Abstract: Whose legacies of resistance are remembered? Whose are not? What meaning can we extract from feminist standpoints uncovered? Dominant societal structures record women's lives in institutional memory where traditional scientific empiricism validates this as truth. Corrective in measure, this paper uses feminist standpoint to see and analyze five stories detailing segments of women's higher education life challenges. Subjectpositions within these stories counter distorted realities.
A European woman raises a family then penetrates the ivied walls of the academy. An Argentinean national discovers her autonomy through furthering her ex-husband's career. A mid-westerner moves through the upper echelons of male-dominated academia with little social capital paving her way. These descriptions highlight women's educational gains, yet the legacies within these stories remain largely invisible to others. Memory serves as an important device of public record. Women's lives recalled in public memory, when documented via traditional scientific empiricism, chronicle stories lacking depth and nuance. These flattened misrepresentations produce what becomes faulty andocentric-based knowledge that goes on to occupy a dominant space of institutional knowledge. Largely reflective of national memory, this dominance tells a societal version of truth narrowly informed through male-centered scientific method. Personal standpoint corrects misrepresentations by giving voice to women's standpoints. Subject-positions within the standpoints here counter distorted realities produced through male-centered scientific method, thus exposing the often glossed over challenges to women's educational path frequently lost in data-driven study. Moving voices of female subversion into public view distinguishes ways in which women's personal acts become operational but overlooked variables essential to advancing educational equity outcomes. Informed through feminist standpoint theory (Collins, 2004; Harding, 2004a, 2004b, 2004c, 1986; Hartsock, 2004; Hekman, 2004; hooks, 2004, 1984; Smith, 2004; Weeks, 2004; Wylie, 2004) this paper maps excerpts from five women's higher education stories. Beginning with a discussion of narrative analysis, readers can understand objective dimensions of subjective practices and consider ways positioned standpoint validates and advances feminist thought.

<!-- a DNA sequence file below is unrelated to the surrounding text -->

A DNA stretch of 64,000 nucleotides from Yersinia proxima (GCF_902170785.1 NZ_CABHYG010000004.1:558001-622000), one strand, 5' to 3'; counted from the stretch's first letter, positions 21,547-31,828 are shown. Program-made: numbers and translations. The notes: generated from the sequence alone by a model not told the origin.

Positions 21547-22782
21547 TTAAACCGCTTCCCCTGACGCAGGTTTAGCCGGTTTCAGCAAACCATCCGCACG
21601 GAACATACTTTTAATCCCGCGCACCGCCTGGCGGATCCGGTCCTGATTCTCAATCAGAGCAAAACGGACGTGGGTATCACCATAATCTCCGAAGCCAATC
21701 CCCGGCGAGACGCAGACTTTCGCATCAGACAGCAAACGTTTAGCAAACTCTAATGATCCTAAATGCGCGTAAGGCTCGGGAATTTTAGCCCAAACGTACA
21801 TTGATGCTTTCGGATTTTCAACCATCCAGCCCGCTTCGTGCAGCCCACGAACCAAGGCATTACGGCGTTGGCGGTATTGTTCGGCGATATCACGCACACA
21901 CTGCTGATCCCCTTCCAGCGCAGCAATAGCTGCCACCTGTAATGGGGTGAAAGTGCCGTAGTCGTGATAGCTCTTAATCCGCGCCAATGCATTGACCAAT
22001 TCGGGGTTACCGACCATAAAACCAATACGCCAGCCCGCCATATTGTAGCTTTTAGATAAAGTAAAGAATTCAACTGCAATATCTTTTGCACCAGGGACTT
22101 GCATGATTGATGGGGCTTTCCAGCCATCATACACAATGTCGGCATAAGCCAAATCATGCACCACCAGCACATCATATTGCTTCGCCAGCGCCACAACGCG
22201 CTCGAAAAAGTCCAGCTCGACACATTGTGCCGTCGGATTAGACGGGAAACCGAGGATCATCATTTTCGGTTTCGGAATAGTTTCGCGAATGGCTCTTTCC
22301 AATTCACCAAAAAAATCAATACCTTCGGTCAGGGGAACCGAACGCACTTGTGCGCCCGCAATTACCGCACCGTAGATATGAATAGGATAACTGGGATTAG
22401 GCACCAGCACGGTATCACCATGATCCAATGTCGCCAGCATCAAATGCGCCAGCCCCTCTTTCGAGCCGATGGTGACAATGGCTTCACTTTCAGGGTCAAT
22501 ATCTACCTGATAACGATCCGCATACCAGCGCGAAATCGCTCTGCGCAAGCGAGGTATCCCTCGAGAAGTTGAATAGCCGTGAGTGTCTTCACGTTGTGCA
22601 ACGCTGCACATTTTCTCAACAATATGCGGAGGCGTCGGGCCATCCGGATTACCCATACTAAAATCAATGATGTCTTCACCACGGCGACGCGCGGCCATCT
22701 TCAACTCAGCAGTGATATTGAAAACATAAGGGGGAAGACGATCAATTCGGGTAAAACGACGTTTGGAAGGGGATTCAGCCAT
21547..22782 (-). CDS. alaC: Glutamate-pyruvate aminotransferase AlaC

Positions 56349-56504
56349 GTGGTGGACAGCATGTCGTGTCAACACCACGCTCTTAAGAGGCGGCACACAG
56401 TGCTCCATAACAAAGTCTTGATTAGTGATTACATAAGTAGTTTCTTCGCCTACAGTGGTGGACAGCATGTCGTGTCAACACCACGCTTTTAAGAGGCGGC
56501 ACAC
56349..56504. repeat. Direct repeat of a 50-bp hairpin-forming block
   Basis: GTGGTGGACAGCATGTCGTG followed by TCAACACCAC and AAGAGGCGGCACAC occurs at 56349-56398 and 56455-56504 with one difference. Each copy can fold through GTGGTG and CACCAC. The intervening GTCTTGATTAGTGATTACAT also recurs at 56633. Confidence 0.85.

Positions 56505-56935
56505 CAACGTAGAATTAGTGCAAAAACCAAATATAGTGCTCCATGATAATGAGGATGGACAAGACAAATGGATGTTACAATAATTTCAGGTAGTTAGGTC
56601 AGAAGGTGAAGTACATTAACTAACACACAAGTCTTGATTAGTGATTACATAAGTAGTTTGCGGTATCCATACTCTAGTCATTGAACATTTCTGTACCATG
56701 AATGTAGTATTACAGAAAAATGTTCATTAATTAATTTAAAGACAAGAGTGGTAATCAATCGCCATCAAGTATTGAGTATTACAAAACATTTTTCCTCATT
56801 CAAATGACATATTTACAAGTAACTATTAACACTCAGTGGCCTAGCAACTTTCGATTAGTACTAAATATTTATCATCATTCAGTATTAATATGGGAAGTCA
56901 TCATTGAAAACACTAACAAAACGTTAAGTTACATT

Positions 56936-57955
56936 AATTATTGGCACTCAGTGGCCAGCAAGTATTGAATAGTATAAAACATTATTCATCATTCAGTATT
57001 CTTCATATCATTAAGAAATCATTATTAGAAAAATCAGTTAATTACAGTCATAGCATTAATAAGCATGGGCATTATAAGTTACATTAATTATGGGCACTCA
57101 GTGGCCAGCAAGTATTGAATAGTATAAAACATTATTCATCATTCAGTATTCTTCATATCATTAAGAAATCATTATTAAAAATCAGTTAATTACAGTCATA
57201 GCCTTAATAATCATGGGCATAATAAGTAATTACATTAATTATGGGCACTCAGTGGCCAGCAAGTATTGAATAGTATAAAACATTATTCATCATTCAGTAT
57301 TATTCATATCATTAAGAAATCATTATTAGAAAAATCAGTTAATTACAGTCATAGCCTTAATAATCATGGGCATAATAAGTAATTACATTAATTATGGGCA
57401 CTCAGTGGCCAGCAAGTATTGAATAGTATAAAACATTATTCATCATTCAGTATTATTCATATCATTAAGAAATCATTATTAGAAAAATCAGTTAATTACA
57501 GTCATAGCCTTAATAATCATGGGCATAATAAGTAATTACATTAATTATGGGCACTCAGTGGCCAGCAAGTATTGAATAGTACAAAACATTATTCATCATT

Feminist Standpoint Theory (FST)
Feminist Standpoint Theory (FST) provides a theoretical response to overcoming instances of marginalized, ignored voice within the context of a culturally accepted dominant, authoritative voice. FST also seeks to establish a feminist research model that operates free from patriarchal bias. Much of conventional science produces knowledge understood through male-oriented language and worldviews that isolate women from their own realities (Smith, 2004). Tagged as "bad science," these Western, affluent, masculine doctrines frequently constrain rather than emancipate women's knowledge (Harding, 1986; Minnich, 2005). Counter in measure, FST does not add women into research; rather, it initiates discovery in women's perspective, accessing standpoints which then reformulate our social order understandings (Harding, 2004a; Letherby, 2003). Woman as the research fulcrum challenges the presumption that conventional scientific empiricism is a homogeneous fit-all-method (Harding, 2004a, 1986). The contention that women fall outside this dominant research overlay makes the relationship between FST and knowledge production and practices of power fundamental to its origins, purpose, and use.
Feminist scholars advocate FST as means to see and authenticate women's lived experiences by exposing the colonized spaces of tension and resistance in which they evolve (Collins, 2004, 2000; Harding, 2004a, 2004b, 2004c, 1986; hooks, 2004; Hartsock, 2004; Jaggar, 2004; Minnich, 2005; Smith, 2004; Weeks, 2004; Wylie, 2004). Strategic in purpose, FST teeters between a science-topolitics dynamic, functioning as a scientific tool to uncover situated knowledge otherwise obscured by patriarchal dominance, and as a political leverage to free women's voices otherwise read discursively though male controlled knowledge systems (Jaggar, 2004, 1983). …